10 Fall Home Maintenance Mistakes To Avoid
Wondering how to properly prep your home for winter? We've got a whole list of tips and best practices to get you squared away.
Skipping the Annual Roof Inspection
Late summer is the perfect time to inspect your roof for potential leaks or damage. There’s plenty of sunshine. And on a dry day, the footing is as secure as it’ll ever be.
While you can try to climb onto a roof covered with damp leaves or snow, it’s never a good idea! Inspect your roof when you can and make minor repairs while it’s still warm and sunny, instead of waiting and trying to fix a leak during nasty weather.
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We understand the impulse to get some exterior painting done before the seasons change. But be sure that exterior work happens while the temperature is still warm enough. Check the directions on your paint, caulk and other exterior products to make sure the conditions still allow for proper curing.
Many exterior acrylic paints need to be applied when temperatures are above 40 F for at least 24 hours, but the exact requirements vary by brand and line. If you drag out your painting project until the weather gets cold, you may find your new coat of paint doesn’t hold up for long.
Waiting To Schedule Chimney Cleaning or Repairs
Trying to get a good deal on chimney cleaning in the middle of fall is like trying to hire an accountant the week before taxes are due. It’s not a good idea because it’s peak season for chimney sweeps. You’re about three months too late.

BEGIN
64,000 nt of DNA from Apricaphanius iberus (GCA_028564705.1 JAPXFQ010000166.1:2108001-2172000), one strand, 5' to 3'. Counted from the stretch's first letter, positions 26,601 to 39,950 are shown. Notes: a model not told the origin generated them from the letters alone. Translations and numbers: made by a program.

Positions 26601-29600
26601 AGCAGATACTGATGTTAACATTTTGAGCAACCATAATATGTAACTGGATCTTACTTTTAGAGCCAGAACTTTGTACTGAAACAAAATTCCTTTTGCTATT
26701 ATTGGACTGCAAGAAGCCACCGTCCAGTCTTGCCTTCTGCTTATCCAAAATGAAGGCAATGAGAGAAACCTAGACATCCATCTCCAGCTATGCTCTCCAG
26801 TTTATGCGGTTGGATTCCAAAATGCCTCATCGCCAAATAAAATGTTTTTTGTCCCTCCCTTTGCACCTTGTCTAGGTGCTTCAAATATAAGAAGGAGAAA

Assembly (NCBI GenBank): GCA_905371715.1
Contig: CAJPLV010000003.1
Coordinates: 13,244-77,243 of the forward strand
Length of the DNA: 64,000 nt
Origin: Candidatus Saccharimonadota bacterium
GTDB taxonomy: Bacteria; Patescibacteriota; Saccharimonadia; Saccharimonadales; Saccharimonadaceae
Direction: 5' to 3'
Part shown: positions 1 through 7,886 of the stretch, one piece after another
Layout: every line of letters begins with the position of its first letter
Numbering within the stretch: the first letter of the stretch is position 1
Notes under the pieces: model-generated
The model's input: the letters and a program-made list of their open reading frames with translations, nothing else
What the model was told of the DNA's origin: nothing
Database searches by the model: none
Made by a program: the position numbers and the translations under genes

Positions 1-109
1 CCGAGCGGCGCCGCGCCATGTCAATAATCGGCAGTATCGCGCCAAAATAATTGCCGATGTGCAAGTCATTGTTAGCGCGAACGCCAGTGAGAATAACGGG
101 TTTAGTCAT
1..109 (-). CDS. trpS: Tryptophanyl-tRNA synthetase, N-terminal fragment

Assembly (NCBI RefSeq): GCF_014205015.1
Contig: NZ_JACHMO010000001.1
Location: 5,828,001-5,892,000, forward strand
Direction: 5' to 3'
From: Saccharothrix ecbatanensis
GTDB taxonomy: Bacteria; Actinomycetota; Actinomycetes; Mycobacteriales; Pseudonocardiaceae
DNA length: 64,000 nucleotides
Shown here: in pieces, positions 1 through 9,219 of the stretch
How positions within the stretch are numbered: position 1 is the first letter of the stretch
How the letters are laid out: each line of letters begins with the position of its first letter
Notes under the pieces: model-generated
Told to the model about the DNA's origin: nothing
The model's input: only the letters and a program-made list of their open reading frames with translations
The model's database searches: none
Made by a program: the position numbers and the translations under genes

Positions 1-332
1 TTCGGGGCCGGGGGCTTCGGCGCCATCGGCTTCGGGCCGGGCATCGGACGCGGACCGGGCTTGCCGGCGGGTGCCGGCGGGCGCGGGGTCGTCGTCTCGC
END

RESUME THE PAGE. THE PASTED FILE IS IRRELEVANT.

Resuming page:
Chimney sweeps tend to offer deals at the end of summer to get work locked in, and that’s a much better time to schedule your service. Once fall actually rolls around and homeowners in your area anticipate a cozy fireplace, it’s much harder to get on a sweep’s schedule, and the chance of finding a discounted price drops to almost zero.
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Turning Maintenance Into Half-Measures
If you have maintenance needs before fall or winter, you may find yourself tempted to put in a half-measure to “get by” until the summer. While it’s certainly possible to miss an issue until it’s too late to address it properly, if you’re letting projects stretch out for months, you may need to admit you’re falling into the common homeowner trap of procrastination. (And we’ve all been there!)
The bad news: “Getting by” usually results in work that isn’t good enough. That damaged trim around your window or door might hold together with a little wood filler and primer, but it’s going to be a weak spot and an invitation for rodents to enter your home.
Plus, many half-measures are more difficult to pull off than a complete and proper repair. As a result, hastily-patched deck boards and exterior trim tend to be in worse condition a year later when you finally get around to properly fixing them.
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Insufficient Equipment Winterization
If your tools or equipment will be kept in storage for months, they should be properly winterized and not simply pushed to the back of the garage. This is certainly true for locales with extended below-freezing temperatures, but it applies to more temperate regions as well.